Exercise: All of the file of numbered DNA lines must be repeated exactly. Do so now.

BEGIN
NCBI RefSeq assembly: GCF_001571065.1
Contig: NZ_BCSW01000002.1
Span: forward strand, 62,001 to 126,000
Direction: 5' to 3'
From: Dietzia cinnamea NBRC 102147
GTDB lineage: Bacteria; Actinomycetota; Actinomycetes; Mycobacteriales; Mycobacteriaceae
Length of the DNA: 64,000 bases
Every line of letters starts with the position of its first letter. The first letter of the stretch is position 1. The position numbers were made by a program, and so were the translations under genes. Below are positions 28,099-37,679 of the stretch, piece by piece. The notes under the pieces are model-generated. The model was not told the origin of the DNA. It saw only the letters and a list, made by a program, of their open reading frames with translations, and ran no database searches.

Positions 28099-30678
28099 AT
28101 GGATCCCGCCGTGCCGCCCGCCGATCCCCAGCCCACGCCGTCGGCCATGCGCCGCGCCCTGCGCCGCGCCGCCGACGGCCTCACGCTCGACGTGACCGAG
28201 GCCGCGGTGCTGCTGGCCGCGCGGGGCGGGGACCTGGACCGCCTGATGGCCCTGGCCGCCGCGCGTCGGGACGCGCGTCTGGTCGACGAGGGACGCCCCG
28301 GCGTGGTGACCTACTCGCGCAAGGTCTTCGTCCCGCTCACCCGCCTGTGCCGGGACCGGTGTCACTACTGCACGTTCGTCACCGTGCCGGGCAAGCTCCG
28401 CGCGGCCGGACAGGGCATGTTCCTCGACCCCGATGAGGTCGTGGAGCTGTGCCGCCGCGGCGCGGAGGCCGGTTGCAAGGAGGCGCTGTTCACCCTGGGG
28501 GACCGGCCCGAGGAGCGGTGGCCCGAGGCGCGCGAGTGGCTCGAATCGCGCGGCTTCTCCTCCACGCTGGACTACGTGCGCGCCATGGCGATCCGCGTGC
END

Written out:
NCBI RefSeq assembly: GCF_001571065.1
Contig: NZ_BCSW01000002.1
Span: forward strand, 62,001 to 126,000
Direction: 5' to 3'
From: Dietzia cinnamea NBRC 102147
GTDB lineage: Bacteria; Actinomycetota; Actinomycetes; Mycobacteriales; Mycobacteriaceae
Length of the DNA: 64,000 bases
Every line of letters starts with the position of its first letter. The first letter of the stretch is position 1. The position numbers were made by a program, and so were the translations under genes. Below are positions 28,099-37,679 of the stretch, piece by piece. The notes under the pieces are model-generated. The model was not told the origin of the DNA. It saw only the letters and a list, made by a program, of their open reading frames with translations, and ran no database searches.

Positions 28099-30678
28099 AT
28101 GGATCCCGCCGTGCCGCCCGCCGATCCCCAGCCCACGCCGTCGGCCATGCGCCGCGCCCTGCGCCGCGCCGCCGACGGCCTCACGCTCGACGTGACCGAG
28201 GCCGCGGTGCTGCTGGCCGCGCGGGGCGGGGACCTGGACCGCCTGATGGCCCTGGCCGCCGCGCGTCGGGACGCGCGTCTGGTCGACGAGGGACGCCCCG
28301 GCGTGGTGACCTACTCGCGCAAGGTCTTCGTCCCGCTCACCCGCCTGTGCCGGGACCGGTGTCACTACTGCACGTTCGTCACCGTGCCGGGCAAGCTCCG
28401 CGCGGCCGGACAGGGCATGTTCCTCGACCCCGATGAGGTCGTGGAGCTGTGCCGCCGCGGCGCGGAGGCCGGTTGCAAGGAGGCGCTGTTCACCCTGGGG
28501 GACCGGCCCGAGGAGCGGTGGCCCGAGGCGCGCGAGTGGCTCGAATCGCGCGGCTTCTCCTCCACGCTGGACTACGTGCGCGCCATGGCGATCCGCGTGC